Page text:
Written by Quiara Alegría Hudes; directed by Thomas Kail
Performances through June 12, 2016
Signature Theatre, Pershing Square Signature Center, 480 West 42nd Street, New York, NY
A Better Place
Written by Wendy Beckett; directed by Evan Bergman
Performances through June 11, 2016
Duke on 42nd Street, 229 West 42nd Street, New York, NY
|Samira Wiley in Daphne's Dive (photo: Joan Marcus)|
In her sometimes affecting but mostly scattershot Daphne’s Dive, Pulitzer Prize-winning playwright Quiara Alegría Hudes follows the denizens of a local Philly bar over the course of 18 years, but their lives, loves, and even deaths have little resonance or dramatized with scant insight, despite flashes of wit and humor.
We meet Daphne, hard-working owner-proprietor of the eponymous bar; her flaunting, successful sister Inez and her husband, rising local politician Acosta; three regulars, provocative performance artist Jenn, painter Pablo and ancient biker Rey; and Ruby, an 11-year-old black girl adopted by Daphne after she was (literally) found in a dumpster after jumping out a window to escape her family’s eviction.
The play jumps forward through the years—Ruby intones, “I am 15,” “I am 20,” etc., to situate where we are—and the lives of this septet become ever more fractured, complicated, even loving (Daphne and Jenn begin an unlikely romance). But Hudes too often cuts corners: after a tender scene between Daphne and Jenn, for example, the latter’s disappearance from the play is handed so clumsily that it hovers over the rest of the drama, to its ultimate detriment.
More foolhardy is what feels like a tacked-on epilogue: a flashback to when Ruby was 11 and she and Daphne say what might have been their final goodbye (before Daphne adopts her). Its stiltedness is more the playwright’s fault than two characters searching for things to say. That ever-resourceful director Thomas Kail is unable to fully join the disparate strands of this memory play together, even as it’s enacted on Donyale Werle’s wonderfully dingy bar set and acted with forcefulness by the entire cast, especially Vanessa Aspillaga, who makes an intensely sympathetic Daphne, and Samira Wiley, whose Ruby is wounded but beautifully alive.
|Jessica DiGiovanni in A Better Place (photo: Jenny Anderson)|
Apartment envy is a fact of life in Manhattan, and Wendy Beckett’s A Better Place tackles it with all the finesse of a ‘70s sitcom filled with caricatures, however funny and accurate parts of it are.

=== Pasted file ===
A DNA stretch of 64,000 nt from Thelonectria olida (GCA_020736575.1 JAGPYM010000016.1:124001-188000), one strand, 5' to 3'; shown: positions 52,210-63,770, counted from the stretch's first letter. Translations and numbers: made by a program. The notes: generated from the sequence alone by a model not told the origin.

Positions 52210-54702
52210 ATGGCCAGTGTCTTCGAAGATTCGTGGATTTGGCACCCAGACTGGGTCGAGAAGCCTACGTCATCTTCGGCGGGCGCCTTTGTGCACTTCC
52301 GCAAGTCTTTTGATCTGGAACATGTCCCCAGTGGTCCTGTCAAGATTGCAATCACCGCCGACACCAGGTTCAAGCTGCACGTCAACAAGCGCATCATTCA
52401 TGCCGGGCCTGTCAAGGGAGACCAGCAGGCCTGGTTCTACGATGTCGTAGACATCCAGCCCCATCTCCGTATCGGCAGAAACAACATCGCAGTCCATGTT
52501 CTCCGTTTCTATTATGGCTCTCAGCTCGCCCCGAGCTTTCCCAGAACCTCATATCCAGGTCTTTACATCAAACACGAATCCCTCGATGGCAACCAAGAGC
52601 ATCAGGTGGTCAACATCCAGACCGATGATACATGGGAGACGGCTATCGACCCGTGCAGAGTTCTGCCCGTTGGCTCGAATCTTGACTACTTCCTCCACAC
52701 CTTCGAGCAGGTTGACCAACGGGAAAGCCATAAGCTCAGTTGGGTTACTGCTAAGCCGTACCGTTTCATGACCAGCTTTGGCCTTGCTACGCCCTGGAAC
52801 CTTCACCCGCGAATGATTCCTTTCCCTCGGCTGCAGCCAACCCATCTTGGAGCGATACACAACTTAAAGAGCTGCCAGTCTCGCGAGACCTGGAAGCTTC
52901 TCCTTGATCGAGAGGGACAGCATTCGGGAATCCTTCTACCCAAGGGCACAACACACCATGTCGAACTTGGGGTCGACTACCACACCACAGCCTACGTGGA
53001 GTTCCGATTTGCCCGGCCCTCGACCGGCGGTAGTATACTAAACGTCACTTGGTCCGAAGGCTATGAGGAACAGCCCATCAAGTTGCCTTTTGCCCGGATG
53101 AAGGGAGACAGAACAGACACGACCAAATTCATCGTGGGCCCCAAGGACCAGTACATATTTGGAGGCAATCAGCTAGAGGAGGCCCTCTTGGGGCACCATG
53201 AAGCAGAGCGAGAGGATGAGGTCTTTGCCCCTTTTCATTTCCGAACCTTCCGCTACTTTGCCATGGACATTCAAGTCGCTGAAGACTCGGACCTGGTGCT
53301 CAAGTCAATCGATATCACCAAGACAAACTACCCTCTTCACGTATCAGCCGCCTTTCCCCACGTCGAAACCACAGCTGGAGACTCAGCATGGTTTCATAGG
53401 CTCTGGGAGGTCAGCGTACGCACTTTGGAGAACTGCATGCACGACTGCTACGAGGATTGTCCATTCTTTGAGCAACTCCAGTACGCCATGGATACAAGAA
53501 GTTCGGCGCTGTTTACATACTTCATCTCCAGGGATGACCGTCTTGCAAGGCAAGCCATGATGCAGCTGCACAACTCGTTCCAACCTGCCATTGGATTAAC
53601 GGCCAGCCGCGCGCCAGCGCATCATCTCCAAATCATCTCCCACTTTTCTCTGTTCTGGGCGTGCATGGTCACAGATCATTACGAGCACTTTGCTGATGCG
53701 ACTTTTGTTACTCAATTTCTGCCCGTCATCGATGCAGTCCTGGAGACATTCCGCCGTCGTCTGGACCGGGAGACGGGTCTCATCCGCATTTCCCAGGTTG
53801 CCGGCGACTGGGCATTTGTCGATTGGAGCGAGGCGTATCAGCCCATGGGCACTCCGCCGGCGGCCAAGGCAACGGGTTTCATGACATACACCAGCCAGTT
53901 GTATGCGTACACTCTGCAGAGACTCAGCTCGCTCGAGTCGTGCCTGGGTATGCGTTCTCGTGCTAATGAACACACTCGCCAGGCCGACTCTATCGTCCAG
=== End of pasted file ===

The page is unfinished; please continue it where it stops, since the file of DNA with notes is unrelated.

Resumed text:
Gay couple Les and Sel live in a rent-controlled one-bedroom, and Les is transfixed by the ultra-rich, seemingly perfect family in their modern, airy apartment across the street: he always watches what’s going on, which includes mom Mary, dad John and daughter Carol, who brings home real-estate brokers for sex laden with brokerage verbiage to get her off.
This is all OK as far as it goes, and Beckett finds plentiful, if easy, humor in these absurd situations, especially when it comes out that the one-percenters are not really as affluent as they seem—both financially and personally; but how the two sides finally get together is brought about in such a painfully contrived way that the final scenes come across as rather desperate in their attempt to join belly laughs and deeper meaning.
The performances are smartly pitched just this side of parody by director Evan Bergman, who otherwise has problems reining in the play’s episodic nature as it jumps back and forth between apartments: best in a game cast is Jessica DiGiovanni, who provides an amusingly flirtatious portrait of a millennial bimbo who needs to hear ever more florid descriptions of pricey apartments to have an orgasm.
The stunning set is by David L. Arsenault: the two apartments are shown in all their realistic glory on either side of the stage, with a metaphorical chasm in between: the lived-in, rent-controlled brownstone is dark and stuffy; and the modern multi-million dollar one all bright and airy. That more is said through the set than through the characters ends up dragging A Better Place down.